The pain threshold for the So You Think You Can Dancers must be off the charts. Take, for example, the pinched expression on contemporary dancer Danny Tidwell's face Wednesday night as the judges argued over whether his problem connecting with the audience was the result of his perceived arrogance. Tidwell's expression had little to do with the discussion about his attitude — he was battling tremendous physical discomfort and his closed, tight face hid the fact that he probably wanted to scream. "He had four safety pins pricking his testicles because he'd split his pants," explains executive producer and judge Nigel Lythgoe, shaking his head after tonight's results show. "You never give a dancer safety pins, and he had four of them up there."
Then there's the silent suffering of international Latin ballroom specialist Anya Garnis, who's had trouble wowing the judges with her solo work but had to "dance for her life" tonight on a twisted ankle. "We didn't know it and she came out and worked on it anyway," says Lythgoe. That was after Sabra Johnson had a close personal encounter with the floor during the opening number. "She got dropped and she really did bash her head," says Lythgoe, who's still hearing from disgruntled fans about the fact that Jessi Peralta was sent home last week after being briefly hospitalized for an irregular heartbeat. Guess what? It wasn't the first time she'd given the producers a scare.
"For two weeks, Jessi was ill," says Lythgoe. "The first week, we got her through it. But the second week she went to the hospital." Lythgoe owns up to the charge that Peralta was sent packing in part because of her health. "I won't speak for the other judges," says Lythgoe, "but for me personally, yes, I did take that into account."
Don't kid yourself, this competition is as much about stamina and dumb luck (as in not getting injured) as it is about ability. Unlike Dancing with the Stars, there are no pros to take over the demanding performances on results night. These amazing dancers have to learn a new routine with their partners every week, then learn a group routine for results night, and finally, prepare a solo in case they land in the bottom three.
One dancer who's never been in that bottom-three spot is Lacey Schwimmer. As the weeks go on, it's clear that she has become a major contender. "Lacey is a beautiful young woman who has the same spunk as her brother [Benji, who won all the marbles last season]," says judge Mary Murphy. "She's drop-dead gorgeous. She's got the technique. She's got it all."
Lythgoe is already on record as saying that Benji's little sister beats her big brother in overall dance technique. "I've seen Benji bluff a lot of things," says Lythgoe. "And when I say 'bluff,' he was still great. Don't get me wrong: Benji's technique is superb. I just think Lacey's is even better."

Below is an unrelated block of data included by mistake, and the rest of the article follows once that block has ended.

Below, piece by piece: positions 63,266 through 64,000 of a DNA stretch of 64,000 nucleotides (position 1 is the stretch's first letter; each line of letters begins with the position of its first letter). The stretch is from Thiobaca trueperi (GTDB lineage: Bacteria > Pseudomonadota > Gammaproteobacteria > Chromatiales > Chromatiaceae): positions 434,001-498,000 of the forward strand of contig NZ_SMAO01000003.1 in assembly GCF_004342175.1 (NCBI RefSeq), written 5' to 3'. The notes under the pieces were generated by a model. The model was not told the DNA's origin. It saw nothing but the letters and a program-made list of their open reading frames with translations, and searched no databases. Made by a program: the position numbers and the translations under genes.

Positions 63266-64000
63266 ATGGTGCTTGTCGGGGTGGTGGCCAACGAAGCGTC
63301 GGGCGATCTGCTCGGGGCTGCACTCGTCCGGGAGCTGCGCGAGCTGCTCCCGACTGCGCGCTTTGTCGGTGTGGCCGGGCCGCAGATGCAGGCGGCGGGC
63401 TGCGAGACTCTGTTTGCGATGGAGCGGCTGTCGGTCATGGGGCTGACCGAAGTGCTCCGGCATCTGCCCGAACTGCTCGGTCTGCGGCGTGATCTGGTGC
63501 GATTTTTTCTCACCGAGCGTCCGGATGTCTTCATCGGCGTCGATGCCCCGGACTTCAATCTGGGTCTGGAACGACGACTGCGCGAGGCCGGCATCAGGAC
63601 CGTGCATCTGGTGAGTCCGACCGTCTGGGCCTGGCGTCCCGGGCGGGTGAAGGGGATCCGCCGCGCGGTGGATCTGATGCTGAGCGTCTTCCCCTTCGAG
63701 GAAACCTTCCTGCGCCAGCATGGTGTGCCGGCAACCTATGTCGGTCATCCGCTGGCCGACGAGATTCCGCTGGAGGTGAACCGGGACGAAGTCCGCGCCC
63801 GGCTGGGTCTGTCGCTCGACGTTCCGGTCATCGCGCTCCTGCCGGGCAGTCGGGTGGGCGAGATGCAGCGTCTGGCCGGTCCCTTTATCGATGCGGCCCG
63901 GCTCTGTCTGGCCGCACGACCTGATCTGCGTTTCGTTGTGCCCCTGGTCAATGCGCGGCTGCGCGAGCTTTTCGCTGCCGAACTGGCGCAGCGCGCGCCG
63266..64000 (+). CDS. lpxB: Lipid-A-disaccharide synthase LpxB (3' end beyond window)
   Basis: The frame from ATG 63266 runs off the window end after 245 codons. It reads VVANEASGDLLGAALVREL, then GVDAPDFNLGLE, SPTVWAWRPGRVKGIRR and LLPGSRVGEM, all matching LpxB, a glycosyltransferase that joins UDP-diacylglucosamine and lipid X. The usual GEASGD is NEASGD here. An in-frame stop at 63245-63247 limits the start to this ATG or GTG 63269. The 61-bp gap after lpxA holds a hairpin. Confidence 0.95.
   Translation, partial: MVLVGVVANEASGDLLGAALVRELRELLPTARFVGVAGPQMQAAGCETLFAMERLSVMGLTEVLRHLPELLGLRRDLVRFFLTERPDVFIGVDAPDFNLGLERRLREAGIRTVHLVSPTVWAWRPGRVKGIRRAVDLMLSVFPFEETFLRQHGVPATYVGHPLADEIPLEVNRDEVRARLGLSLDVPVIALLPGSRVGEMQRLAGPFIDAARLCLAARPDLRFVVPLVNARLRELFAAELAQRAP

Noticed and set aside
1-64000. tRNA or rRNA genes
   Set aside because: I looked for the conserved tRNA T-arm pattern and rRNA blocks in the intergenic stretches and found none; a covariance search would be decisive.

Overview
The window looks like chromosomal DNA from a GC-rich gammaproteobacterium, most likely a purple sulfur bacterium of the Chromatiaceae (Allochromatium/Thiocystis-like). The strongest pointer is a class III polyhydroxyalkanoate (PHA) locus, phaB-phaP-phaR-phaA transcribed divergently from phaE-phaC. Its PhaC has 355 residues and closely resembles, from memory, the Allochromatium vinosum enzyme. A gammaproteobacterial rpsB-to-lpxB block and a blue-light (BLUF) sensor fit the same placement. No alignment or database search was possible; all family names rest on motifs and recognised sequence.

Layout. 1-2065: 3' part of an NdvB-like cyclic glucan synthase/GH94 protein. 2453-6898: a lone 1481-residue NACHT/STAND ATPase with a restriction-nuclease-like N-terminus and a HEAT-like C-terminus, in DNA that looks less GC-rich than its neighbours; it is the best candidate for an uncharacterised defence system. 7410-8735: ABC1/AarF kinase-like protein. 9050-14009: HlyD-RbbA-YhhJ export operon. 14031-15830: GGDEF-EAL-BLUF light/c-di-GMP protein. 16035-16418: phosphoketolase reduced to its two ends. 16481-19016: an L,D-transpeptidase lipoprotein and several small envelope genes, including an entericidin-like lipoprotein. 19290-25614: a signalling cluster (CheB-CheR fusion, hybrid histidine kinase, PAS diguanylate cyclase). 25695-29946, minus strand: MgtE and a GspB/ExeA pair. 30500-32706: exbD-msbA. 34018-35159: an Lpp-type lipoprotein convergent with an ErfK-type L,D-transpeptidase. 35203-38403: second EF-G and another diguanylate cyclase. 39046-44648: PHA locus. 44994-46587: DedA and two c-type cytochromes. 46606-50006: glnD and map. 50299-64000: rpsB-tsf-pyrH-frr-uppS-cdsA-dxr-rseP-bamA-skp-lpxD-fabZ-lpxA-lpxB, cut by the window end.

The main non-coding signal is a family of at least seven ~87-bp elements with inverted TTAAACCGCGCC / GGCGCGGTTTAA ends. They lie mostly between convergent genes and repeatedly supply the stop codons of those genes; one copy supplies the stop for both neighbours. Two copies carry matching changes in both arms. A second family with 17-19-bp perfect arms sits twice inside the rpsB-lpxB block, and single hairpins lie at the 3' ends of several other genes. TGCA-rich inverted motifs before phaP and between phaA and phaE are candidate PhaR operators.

You have to wonder if Benji feels so last-year when he hears that comparison. "Not at all," he says, hanging out backstage after the show. "I taught her, so that's just a credit to my teaching abilities. Of course she's more technical than I am, because she's had one more teacher than I had — me."
Benji makes no bones about calling Lacey "the front-runner of this competition. And I'm not saying that because she's my sister. I'm probably more critical of her than anybody. If she asks my opinion, I'm probably the one who will make her feel the worst because, [for] one, she respects what I have to say. And two, I'll be very honest." Benji moves his body fast and sharp, demonstrating his latest critique. "I told her she needs to snap things a little more. She was supposed to be sexy [in her last performance]. But you can be sexy and feisty at the same time."
Judge Mary Murphy sees a maturity that could ultimately give Lacey even more of a winning edge. "Benji was more of a cornball," says Murphy. "Funny and kind of dorky and absolutely lovable. But if you remember, we had to go on and on with Benji about his facial expressions. With Lacey, we don't have to. She's not over-the-top."
It's strange to think that Lacey herself — who's been dancing seriously since the age of 13 — believed that being related to last year's winner would make her persona non grata during the auditions. "I thought, 'It probably won't happen for me because I am Benji's little sister and they might not like that,'" said Lacey, just after making the final cut to enter the Dance competition. "I hope they see me for who I am, not for who my brother was."
It doesn't seem to be a problem. But she, too, faces daunting physical challenges — and pain that would stop many people from moving a muscle. "Can we not talk about that?" she asks, laughing. "My left kneecap is deformed. I have torn cartilage in my wrist. I have scoliosis in my back. I take a lot of ibuprofen."
Like we said: off the charts.
Check out some great behind-the-scenes pics from So You Think You Can Dance in the July 16 issue of TV Guide. Try four risk-free issues now!
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